Author: Sash Kazeminejad Revit

If there is anything that I am guilty of in Revit, it is the overuse of temporary, or what Revit calls unreferenced, views in my model. When I create model geometry, I need to get a quick look it at from a variety of vantage points. The problem is, I tend to forget to delete the unreferenced views after I create and use them. As the model progresses, I find that my model is littered with views, which can lead to confusion between model geometry and unreferenced views. The best practice, of course, is to delete all unreferenced views. Not only does it make searching through your model a lot easier, it will also keep your file size down and your model streamlined. It is probably safe to say that no one likes sifting through hundreds of unreferenced views the Project Browser until they find the view that they are looking for.

Wouldn’t it be nice if we can easily see the unreferenced views in our model and then make an informed decision on what to do with them? With the following instructions, we will show you how you can take all of the unreferenced views in your model and color them so that they graphically pop out, allowing you to quickly decide on whether you want to keep or delete the view.

Stay tuned for the second part of this blog post, which will demonstrate other ways to deal with temporary views in your Revit model.

Most often, unreferenced views are placed so that certain portions of the model can be viewed during design and production. The problem is we tend to leave them in our model and the tags start to blend in with adjacent geometry.


One of the ways in which you can sort for views that are not on sheets is to organize the project browser by the "Not On Sheets" option. Once toggled, the Revit Project Browser will only display views that are not on sheets. From there, you can identify the views that you want to keep and those that you want to discard.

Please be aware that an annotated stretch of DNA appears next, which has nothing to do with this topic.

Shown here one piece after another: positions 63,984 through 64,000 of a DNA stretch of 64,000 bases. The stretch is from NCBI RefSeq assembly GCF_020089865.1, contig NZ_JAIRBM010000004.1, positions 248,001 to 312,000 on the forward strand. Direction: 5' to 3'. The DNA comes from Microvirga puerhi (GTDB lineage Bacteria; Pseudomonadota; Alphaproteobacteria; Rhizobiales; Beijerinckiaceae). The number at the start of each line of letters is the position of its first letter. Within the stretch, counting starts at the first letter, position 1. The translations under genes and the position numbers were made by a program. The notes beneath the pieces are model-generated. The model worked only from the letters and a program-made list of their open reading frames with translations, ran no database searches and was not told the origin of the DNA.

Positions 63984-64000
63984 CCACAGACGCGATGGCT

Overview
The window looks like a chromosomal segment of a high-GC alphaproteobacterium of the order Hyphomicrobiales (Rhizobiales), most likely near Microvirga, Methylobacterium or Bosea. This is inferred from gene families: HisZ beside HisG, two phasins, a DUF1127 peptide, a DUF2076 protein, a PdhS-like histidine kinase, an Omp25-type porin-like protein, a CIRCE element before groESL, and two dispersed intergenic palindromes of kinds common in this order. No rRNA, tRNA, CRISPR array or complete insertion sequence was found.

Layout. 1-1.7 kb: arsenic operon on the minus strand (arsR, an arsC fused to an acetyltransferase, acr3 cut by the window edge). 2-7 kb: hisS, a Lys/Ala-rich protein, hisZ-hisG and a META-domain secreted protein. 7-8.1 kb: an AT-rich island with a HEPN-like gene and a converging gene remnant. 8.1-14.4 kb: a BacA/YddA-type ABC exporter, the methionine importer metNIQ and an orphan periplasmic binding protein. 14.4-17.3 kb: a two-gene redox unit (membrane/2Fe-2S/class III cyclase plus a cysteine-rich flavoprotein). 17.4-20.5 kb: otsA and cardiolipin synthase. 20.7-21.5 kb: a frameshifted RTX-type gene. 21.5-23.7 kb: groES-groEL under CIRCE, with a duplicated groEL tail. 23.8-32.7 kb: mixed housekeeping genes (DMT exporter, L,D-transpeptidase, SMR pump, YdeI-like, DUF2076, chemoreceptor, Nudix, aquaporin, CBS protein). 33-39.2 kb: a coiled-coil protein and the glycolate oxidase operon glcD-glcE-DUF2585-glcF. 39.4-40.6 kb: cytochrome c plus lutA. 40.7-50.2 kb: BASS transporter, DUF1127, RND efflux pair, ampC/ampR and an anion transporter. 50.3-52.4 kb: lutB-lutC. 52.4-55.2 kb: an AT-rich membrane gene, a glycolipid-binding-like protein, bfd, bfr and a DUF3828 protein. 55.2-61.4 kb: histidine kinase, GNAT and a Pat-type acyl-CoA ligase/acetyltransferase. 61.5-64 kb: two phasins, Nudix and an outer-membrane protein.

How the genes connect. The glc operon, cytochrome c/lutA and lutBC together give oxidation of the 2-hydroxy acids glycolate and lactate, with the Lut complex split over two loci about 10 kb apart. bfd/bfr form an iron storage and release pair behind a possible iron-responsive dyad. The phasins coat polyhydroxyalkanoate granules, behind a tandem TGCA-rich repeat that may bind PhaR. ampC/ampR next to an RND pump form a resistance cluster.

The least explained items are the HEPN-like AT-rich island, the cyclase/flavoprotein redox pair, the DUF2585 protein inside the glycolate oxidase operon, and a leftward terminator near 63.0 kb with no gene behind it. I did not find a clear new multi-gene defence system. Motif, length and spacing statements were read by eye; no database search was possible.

If you are interested in changing the graphical display for the unreferenced view tags, then we can use Revit Filters for this task. The first step is to define a new filter by Defining Criteria. In this example, we are going to call this filter Unreferenced Views and select the "Define Criteria" radio button.


Once you have created the filter, you are ready to define the criteria. For this particular example, I went ahead and picked "Callouts" and "Sections". You can certainly add other categories if you wish. Once you select the categories, then you need to define the Filter Rules. In this example, I want to filter by a Sheet Number that does not contain anything.


Now that you have defined the filter criteria, you need to apply that filter to the views that you wish to alter the appearance of the tags in. In this example, I added the "Unreferenced Views filter" to my 01 – Entry Level plan and decided to override the color of the unreferenced view tags with a red color and a #4 line weight.


Here are the results of the filter and graphical override once applied to the view. If you intend on applying this filter and override to many views, it may be a good idea to include it in your view templates.

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   Sash Kazeminejad
Sash Kazeminejad
AEC Senior Application Specialist

Sash is a registered Architect and LEED Accredited Professional who holds a Master of Architecture from Montana State University. Sash’s experience includes project management, BIM management, and design for architectural firms in California, Montana, and Oregon. In addition to being a Bluebeam Certified Instructor, Sash is an Autodesk Certified Instructor who provides Revit Architecture training and solutions for AECO firms. Find Sash on Twitter.